Describe the impact this engagement has had on your business.
We tried working everything out with them. We renewed and enhanced the contract in November 2018, bringing in a second and third website. From November onward, we were paying them $2,800–$2,900 a month. The contract was $3,600 a month, but all the locations were not up and running, so they were supposed to charge us $2,100 a month. They ended up charging us $2,849 every month.
The relationship started crumbling when I found out that the logo of our second website was actually a template on sale for $31. I took a screenshot, sent it to them, and asked about it. I reminded them that the contract said the website was going to be a template until the SEO was completed, and then they were to rebrand it, but they could’ve used the same work for the logo. There was nothing wrong with it, but I would’ve preferred not to throw the logo all over the listings. It would be more cleaning work for me later on when we were rebranding it.
We were debating that when we found out that our first website’s logo was also a template. They claim that it’s not, and we haven’t found any evidence that it’s out there for sale as a template, but we did find out that there were 30–40 companies using the same logo with a small color change. Five or six companies are using the same exact logo, with the same dimensions and color scheme.
As per the current contract, they were supposed to upload 1–2 articles per month at least, but none of that content writing was done. They were also charging us too much, but they claimed they did some postings on our Google Maps business page. Between 2017 and 2018, there were 3–4 posts done on our first website’s Google Maps business page, and 2–3 were recycled on our second website’s Google Maps page. I told them they hadn’t been making consistent postings, and that nobody had discussed adding this to the contract, but I got no response.
We had a long relationship with them and said we’d part on good terms. It wasn’t worth it to go to court just based on them overcharging us $600 for 10 months. We ended what we were doing and asked them to nicely switch to another agency. The transition started smooth, and we started working with another agency. Odd Dog Media provided us with off-boarding documents that had some of the stuff we’d worked on, but a lot of it was missing. We had to call them every day, and they would take 48 hours to get back to us.
Finally, we’ve been asking them for the web hosting passwords, and we were told it’s not possible because of security reasons. They proposed uploading everything, all the designs, and handing them over to us. That would stop all our websites, though, so we’ve been frustrated for the last few days.
How was project management handled?
We normally had one 30-minute phone call every month. Apart from that, we’d talk on certain occasions, like when signing a contract or when we had to discuss something. We did meet with David 6–7 times. Meeting wasn’t always an option, though.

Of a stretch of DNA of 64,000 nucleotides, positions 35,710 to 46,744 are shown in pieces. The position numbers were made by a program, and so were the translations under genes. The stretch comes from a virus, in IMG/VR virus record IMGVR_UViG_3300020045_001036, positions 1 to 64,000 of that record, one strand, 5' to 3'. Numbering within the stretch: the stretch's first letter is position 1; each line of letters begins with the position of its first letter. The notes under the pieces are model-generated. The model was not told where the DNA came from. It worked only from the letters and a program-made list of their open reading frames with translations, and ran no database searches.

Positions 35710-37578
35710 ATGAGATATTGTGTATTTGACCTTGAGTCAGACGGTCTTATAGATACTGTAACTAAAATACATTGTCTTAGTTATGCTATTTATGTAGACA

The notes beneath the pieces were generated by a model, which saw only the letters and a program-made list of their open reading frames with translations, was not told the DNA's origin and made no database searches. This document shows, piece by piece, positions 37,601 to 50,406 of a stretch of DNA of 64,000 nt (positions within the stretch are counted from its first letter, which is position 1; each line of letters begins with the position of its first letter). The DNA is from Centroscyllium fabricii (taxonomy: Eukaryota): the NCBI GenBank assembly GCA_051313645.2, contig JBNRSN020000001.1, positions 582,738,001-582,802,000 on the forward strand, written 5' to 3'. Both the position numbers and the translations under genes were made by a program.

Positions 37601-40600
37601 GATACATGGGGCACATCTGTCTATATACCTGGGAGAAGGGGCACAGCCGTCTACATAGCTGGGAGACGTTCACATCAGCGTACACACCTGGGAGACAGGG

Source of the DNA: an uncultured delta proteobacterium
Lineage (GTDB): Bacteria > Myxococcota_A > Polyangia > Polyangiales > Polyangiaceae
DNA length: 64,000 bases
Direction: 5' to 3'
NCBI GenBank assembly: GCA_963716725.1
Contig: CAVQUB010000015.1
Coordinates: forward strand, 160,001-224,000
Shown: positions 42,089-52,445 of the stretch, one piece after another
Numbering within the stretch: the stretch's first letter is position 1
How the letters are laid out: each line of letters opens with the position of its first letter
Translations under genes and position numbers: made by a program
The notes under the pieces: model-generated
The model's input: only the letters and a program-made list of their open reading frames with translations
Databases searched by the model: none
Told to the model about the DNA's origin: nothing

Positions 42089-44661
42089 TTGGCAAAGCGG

Since switching agencies, it’s been impossible to get a hold of them. The response always takes over 24 hours or more. There was a one-month lapse before the contract would’ve been over.
Is there anything that the vendor did well or that you would consider a strength?
They did work beyond their means. Whenever we needed some advice, whether it was within the contract or not, they were always there. They always supported us around marketing and PR, especially David. We also had a couple of experiences with Kymberly, who had a nice and professional approach. I don’t remember the name of the new designer they hired, but we had an amazing experience with her. We probably spoke to her once or twice. She was very intuitive, thorough, and detail-oriented. There were a lot of positive things about Odd Dog Media.
What advice do you have for clients with similar needs to yours?
The most important thing is that their contract is very tricky. They state that, if they don’t deliver anything for any reason, and we take them to court, they’re not going to reimburse our attorneys’ fees, and if we don’t pay them on time and they take us to court, we’re responsible for their attorneys’ fees. That is not a very balanced and honest approach, and they’ve restricted us in that the only route we could take them to court would be arbitration, which is extremely expensive. The contract needs to be closely reviewed.
Secondly, any design and content that comes from them, I’d recommend double-checking on the web. We cross-checked the content from them, and it was always copy-pasted from third-party sources.
There are many hardworking, intelligent, and competent people out there, so anyone looking to hire Odd Dog Media should do thorough research before signing. If they do sign, they should make sure to sign a balanced contract where there’s nothing withheld, and to keep an eye on the designs.